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Author Spotlight: Eric Alan Westfall

Eric Alan Westfall

Welcome to my weekly Author Spotlight. I’ve asked a bunch of my author friends to answer a set of interview questions, and to share their latest work.


Eric is an American Midwesterner, and as Lady Glenhaven might say, “He’s old enough to have sailed with Noah.” In the real world he writes for a living, with those who would claim what he writes is fiction. His partner of thirty years—who died unexpectedly in 1995—enthusiastically encouraged him to try to get his writing published (mostly poetry back then, plus some short stories), but he didn’t have the guts to do so until 2013. At this point he’s not sure which was officially first, The Song, or Like a Mountain, Waiting.

Up to now, he’s published 17 novels and novellas, 1 poetry collection, 2 short story collections, and 3 short stories. Plus two freebies: The Thousand-and-one Rides of the Devil’s Horse, and 3 Gods, 2 Bets, 1 Texan.

God willin’ and the crick don’t rise, 2023 will also see The Tinderbox out and about. But since real life is, as we all know, a pain in the (anatomical site of your choice)…no guarantees.

Thanks so much, Eric, for joining me!

J. Scott Coatsworth: Do you use a pseudonym? If so, why? If not, why not? 

Eric Alan Westfall: Back in the MMRG DRitC (“Don’t Read in the Closet”) days, was when I started “officially” writing for publication, though I’d been writing off and on for most of my life, but only rarely tried to get published…unsuccessfully, of course. *rueful smile* Most of my adult life if I was publicly known as gay, I risked losing my profession. Ditto writing gay books with gay sex (gasp!). So I picked a last name that has personal meaning to me, decided I liked “Eric Alan” as the rest of it, Googled to be sure there was no real person with that name, and EAW was born!

JSC: How long on average does it take you to write a book? 

EAW: No clue. I’m far from prolific since, while I have the talent, I don’t have the drive required to write to a schedule, and get the books out. It also doesn’t help in terms of getting a book done that I don’t write the popular MM book lengths…50-60-70-80, maybe 90K. Mine tend to be in the 100K+++ range. As can be seen, I don’t write for the market, but because I have a story to tell, however many words and however long it takes me to get it done.

For what it’s worth, The Serpent Mark was essentially the first “Another England” Regency, and it was started in 2000—so that answer is: 23 years and counting. I’m hoping, maybe, possibly, to get it going again, but I have one other Regency, possibly two, to finish first.

JSC: Are you a plotter or a pantser? 

EAW: Pantser. For almost everything I’ve published, when I started I had the title, the opening scene at least (sometimes the chapter) and I knew how it was going to end, with the last chapter/scene sometimes being written, too. Then it’s just a matter of “filling in” the blank space,” but I don’t outline, or stop and ponder, “what needs to happen next?”

I don’t mean to suggest I have every event in my head, but rather, knowing where I’m going means that the words just “appear,” for this scene, or that scene, which triggers another scene, and so on, until it’s done.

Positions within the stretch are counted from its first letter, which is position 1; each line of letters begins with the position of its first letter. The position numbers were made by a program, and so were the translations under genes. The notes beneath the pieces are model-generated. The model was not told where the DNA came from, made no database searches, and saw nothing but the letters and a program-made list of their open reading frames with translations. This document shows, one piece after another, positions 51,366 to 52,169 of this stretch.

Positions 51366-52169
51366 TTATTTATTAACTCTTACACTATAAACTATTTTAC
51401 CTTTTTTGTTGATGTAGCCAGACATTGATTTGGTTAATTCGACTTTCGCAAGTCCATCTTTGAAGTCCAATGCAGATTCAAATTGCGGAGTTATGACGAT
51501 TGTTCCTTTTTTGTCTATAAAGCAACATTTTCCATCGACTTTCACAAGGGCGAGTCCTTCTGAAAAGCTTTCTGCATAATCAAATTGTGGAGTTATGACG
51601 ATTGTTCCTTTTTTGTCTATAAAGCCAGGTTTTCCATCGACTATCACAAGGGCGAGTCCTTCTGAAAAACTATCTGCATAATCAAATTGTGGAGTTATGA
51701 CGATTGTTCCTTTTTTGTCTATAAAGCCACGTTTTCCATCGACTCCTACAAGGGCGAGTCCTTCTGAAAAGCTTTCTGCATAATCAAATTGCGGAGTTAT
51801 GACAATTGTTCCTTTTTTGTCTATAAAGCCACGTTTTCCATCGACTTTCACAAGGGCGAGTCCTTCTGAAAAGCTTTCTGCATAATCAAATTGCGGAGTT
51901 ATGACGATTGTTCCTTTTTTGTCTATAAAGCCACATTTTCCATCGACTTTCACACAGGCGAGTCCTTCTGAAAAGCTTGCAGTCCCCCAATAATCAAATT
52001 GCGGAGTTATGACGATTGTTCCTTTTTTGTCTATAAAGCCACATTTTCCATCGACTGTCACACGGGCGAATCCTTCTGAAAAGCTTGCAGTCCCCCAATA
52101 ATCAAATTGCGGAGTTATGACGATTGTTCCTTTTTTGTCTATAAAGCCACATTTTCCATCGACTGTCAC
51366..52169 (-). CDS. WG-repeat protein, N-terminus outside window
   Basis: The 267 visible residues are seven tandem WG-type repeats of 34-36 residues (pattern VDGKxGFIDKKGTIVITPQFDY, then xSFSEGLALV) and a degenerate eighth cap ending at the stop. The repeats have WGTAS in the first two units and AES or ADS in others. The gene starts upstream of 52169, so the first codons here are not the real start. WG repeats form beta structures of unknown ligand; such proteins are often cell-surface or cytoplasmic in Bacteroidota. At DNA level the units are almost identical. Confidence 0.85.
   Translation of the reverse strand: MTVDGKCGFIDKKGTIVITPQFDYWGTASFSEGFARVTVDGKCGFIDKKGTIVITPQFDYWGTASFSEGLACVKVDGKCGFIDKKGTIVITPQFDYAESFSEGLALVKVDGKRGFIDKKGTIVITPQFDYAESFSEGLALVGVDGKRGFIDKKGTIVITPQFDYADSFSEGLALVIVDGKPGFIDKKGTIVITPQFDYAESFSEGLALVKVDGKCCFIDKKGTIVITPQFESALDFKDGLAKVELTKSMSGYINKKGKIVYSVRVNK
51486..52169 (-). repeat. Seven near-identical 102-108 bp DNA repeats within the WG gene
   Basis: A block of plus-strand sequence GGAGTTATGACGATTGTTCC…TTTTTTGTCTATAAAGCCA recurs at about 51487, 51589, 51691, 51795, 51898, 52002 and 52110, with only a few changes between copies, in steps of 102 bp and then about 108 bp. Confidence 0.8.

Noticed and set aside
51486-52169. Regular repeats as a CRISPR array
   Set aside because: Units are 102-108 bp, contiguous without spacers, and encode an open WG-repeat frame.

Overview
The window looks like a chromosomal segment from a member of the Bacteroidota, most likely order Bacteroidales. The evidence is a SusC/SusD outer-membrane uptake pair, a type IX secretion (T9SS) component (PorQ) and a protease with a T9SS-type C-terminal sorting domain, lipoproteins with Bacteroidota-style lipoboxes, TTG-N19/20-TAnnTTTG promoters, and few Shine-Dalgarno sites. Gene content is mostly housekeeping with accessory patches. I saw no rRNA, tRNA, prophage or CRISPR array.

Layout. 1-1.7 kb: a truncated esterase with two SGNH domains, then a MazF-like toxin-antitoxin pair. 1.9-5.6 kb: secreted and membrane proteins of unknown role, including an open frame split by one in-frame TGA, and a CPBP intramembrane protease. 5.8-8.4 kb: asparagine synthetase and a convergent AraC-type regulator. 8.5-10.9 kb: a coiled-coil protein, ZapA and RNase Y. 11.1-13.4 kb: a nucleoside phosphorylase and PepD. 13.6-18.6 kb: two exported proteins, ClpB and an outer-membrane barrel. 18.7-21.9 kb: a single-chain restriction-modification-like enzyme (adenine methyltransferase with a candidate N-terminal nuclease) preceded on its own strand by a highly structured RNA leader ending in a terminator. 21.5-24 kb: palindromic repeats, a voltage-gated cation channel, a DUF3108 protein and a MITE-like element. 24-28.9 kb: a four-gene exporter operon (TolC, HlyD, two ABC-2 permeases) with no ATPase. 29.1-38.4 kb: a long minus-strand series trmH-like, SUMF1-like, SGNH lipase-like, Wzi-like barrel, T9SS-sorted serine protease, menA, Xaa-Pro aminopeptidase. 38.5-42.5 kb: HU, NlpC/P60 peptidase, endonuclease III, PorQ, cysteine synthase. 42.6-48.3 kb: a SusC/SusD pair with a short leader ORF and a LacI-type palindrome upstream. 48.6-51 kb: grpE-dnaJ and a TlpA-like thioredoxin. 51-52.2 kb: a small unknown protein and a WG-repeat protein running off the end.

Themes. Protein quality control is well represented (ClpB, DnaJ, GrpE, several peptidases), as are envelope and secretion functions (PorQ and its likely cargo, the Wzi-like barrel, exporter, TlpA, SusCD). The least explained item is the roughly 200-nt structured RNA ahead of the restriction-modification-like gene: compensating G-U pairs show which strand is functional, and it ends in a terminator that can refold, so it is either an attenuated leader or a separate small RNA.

JSC: How long does it take you to write the first draft? 

EAW: I’m assuming “first draft” means the book is done, and then you start the process of editing, tweaking, revising, typo-hunting, slicing and dicing, to get a second, third, whatever draft, until it’s officially finished.

That being so, I don’t have first drafts. When I’m done, the book is done. I’m a “polish as I go” guy. I put in bookmarks and hyperlinks for the table of contents along the way, so I can maneuver through the book more easily. I re-read from the beginning, or pick a chapter or three to look at, check for grammar, punctuation, plot oops! moments, etc.

So while I may have beta readers to get reactions and perhaps catch typos and similar things I missed (alas for my wish for infallibility), the book is ready to go.

JSC: What tools do you feel are must-haves for writers? 

EAW: If English is your first language, the most fundamental “tool” is a solid foundation in grammar, punctuation, spelling, etc. Oh, sure, you can write with sloppy or even bad grammar and find an editor who will fix it all for you, but in that case you really ought to credit him or her as a co-author. An editor of any variety should be a person who checks for things you missed/overlooked, i.e., you knew what should have been “there,” but as with anyone, you goofed.

You also need to know the “rules of the game” so you can make a conscious decision when to bend or break. For example, the (in)famous Oxford comma: A, B, and C. The purists say if you use that comma after “B,” then every time you have a list of three or more, the comma has to be there. I say, “Ha!” A comma is a pause, and sometimes the rhythm of your words is better without the pause for the B-comma. Just a bit of my USD .02.

JSC: How do you approach covers for your indie stories? 

EAW: I’ve seen a wide variety of pre-made covers out there, some of them quite impressive, but I’ve never seen one that fits my mental image of what the cover should be like. Over the decade since I started self-publishing in 2013(ish), I’ve been fortunate to find artists who will create original paintings for the covers, like Roberto Quintero, Catherine Dair, Kerry Chin Chew Yee, and Christine Marie. And talented artists like Karrie Jax and Enny Kraft, who locate photographs (whether of people or not) and then blend and layer and do whatever other photo magic is required to create the cover.

One particularly fun thing, for me at least, is that on two occasions—a photo of a painting from a hundred+ years ago, and an original painting—the artists created something I hadn’t expected or thought of, which resulted in a new chapter to go along with the cover.

JSC: Name the book you like most among all you’ve written, and tell us why. 

EAW: Easy. Up until September of 2022, it would have been The Rake, The Rogue, and the Roué, but now I have to say it’s The Cooking Mage & The Parchment Prankster trilogy—all 367,000 words of it. And the reason is because I had so very much fun with it.

It’s what I call an alternate history urban fantasy. The bulk of the action is in 1890, in a world where magick and technology work together.